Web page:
New eq selection request

Presently42

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I've a request for a new eq selection, though I'm unsure where I should post such a request. In any event, I've been using Fab Filter Pro Q to tune my headphones to various eq curves. I've been using the generic eq from REW, as this allows for the greatest precision. However, it doesn't correctly match Pro Q: I must multiply each q value by root 2, and the bell shapes seem to become cramped as one nears Nyquist using the generic eq.

Might there be a way to include Pro Q's eq algorithm in REW? If not, is there a better method than guessing and trying to make two curves look the same?
 

John Mulcahy

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Worth seeing if one of the other equaliser selections offers a closer match. Otherwise FabFilter's EQ match might let you do what you want within Pro-Q.
 

Presently42

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I tried all of the others and found three (I think) eq selections which were closer, but not only still required further calculation, but also only had six or some such number of eq points - a number insufficient to get very close to the curve. As for the eq match, I'd thought of it, but I'm not sure how I'd get audio to play through the desired curve and be heard by Fab Filter without using Fab Filter to make the curve audible

By the way, thanks for writing such a brilliant program!
 

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In addition to this new eq selection request, might I also request that the bass be automatically adjusted? As it is, trying to match my headphone's curve to the chosen (Harman) target results in my having to manually add the necessary bass eq points. I, of course, compensate my reducing the volume in Pro Q by the greatest maximum of the filter curve.
 

John Mulcahy

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REW does not apply boost below the lowest frequency at which the response drops below the target, to avoid the risk of pushing drivers beyond their excursion limits through excessive LF boost. Safer for any boost that aims to increase LF extension to be applied manually.
 

Presently42

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Given that the boost has to by applied, that my headphone's curve match the desired target curve, and given that I apply global negative volume which matches the peak level of the added eq filters, why not both suggest the requisite negative volume to be applied (currently a feat achievable only by passing the cursor over the tallest filter peak and finding the maximum value), and also allow for full matching of one curve to another? Sure I can do it manually, but I could also match the curves to each other manually. This programme better than any other I have found, provides a convenient way to do this for me.
 

John Mulcahy

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I have added a headroom figure on the filters panel, but I haven't changed the restriction on automatic boosting outside the response span. If you want to boost easiest is to apply a manual boost filter before running the target match.

22916
 

Presently42

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The headroom gain is an excellent addition! However, as the gain is always negative, wouldn't having the figure labelled as such be wise? An unknowing user might accidentally add positive gain, resulting in clipping.

When trying to match my headphones to another set, for example, setting a boost filter before running the matching algorithm won't result in a very close match. I present two examples: the first is the Sennheiser HD800's curve altered to match the Sennheiser HD600 curve. Note that a bass boost or minimisation cannot be applied first, and that the resulting filters make the sub-bass considerably lower than it aught to be. One must unnecessarily add more filters in an attempt to rectify what the algorithm should have already dealt with.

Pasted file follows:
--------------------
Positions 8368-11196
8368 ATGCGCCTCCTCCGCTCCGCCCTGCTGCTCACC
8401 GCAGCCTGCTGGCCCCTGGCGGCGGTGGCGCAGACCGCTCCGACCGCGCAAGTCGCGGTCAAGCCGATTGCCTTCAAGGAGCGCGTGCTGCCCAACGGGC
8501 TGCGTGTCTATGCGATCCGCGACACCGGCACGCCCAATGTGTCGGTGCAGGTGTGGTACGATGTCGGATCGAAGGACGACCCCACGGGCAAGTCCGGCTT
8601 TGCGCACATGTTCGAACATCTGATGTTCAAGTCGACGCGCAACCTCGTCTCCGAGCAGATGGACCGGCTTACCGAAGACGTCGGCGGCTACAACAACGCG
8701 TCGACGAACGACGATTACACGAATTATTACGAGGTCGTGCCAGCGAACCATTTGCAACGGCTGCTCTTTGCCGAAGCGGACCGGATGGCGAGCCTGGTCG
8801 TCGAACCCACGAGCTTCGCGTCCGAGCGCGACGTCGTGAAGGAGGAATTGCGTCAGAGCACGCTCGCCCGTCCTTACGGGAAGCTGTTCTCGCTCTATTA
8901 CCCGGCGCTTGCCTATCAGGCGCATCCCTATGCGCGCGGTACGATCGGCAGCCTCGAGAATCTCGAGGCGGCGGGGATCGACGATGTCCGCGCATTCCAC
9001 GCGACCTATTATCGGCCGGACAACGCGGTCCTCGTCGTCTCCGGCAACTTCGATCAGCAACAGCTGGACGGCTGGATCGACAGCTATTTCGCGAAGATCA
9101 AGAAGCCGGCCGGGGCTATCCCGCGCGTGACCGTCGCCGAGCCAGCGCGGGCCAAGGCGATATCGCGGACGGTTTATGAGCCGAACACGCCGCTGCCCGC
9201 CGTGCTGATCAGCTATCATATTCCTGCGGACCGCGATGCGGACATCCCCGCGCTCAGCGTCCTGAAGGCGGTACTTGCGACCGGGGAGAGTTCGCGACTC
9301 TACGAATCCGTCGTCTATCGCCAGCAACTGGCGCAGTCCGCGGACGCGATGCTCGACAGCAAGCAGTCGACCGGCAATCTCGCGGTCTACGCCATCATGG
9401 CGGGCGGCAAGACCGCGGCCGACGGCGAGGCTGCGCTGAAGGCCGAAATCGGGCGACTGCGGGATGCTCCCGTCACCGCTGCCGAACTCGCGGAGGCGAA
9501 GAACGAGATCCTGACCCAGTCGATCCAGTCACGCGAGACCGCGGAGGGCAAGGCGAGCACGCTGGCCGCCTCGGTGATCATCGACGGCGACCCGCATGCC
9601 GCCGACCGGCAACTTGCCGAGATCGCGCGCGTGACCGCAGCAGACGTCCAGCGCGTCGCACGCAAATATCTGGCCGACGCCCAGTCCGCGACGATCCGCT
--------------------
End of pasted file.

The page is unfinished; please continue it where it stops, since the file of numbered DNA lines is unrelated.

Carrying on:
In the second example, the Sennheiser HD800's curve is matched to the Sennheiser HE-1. Whilst a bass boost could be applied, it would result in too much sub-bass and not enough bass - and would crucially lack the dip at around 38 Hz, the frequency at which the skull resonates, and which Sennheiser cleverly minimised in their headphone.

I realise that I am using your programme outside of its intended use case; but it works extremely well. Having the option in the setting to match the bass (with requisite warnings!) would make the programme even more efficient.
 

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John Mulcahy

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I'm not really following those examples. In the first the target is below the measurement, there isn't anything to boost. The second looks like a shelf filter at about 100 Hz would serve to raise the response to the target. The REW EQ algorithm is tuned to deal with response deviations that are amenable to parametric EQ, A different approach would be required for more generalised response matching, something like Banks' Fixed pole parallel filter EQ as used in PORC. That generates responses that require a convolution approach rather than parametric EQ. That was on my list to look at about 10 years ago, but it is a significant chunk of work and PORC did the job.
 

Presently42

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With the first example, though the target (HD600) is indeed below the measurement (HD800), the filters have caused the bass to go too low by around five dB. In contrast to the rest of the curve, which is matched very well indeed, the bass here is very off. I can only attribute this to the bass not being touched if it exceeds the original quality - including if this is because filters have been applied.

For the second example, is indeed a shelf, as noted - but with some non-trivial deviations which currently require manual alterations: the shelf is non-linear, and has an important dip. Whilst this can be modified after the filter curve is made, far easier would be to have algorithm correct this automatically.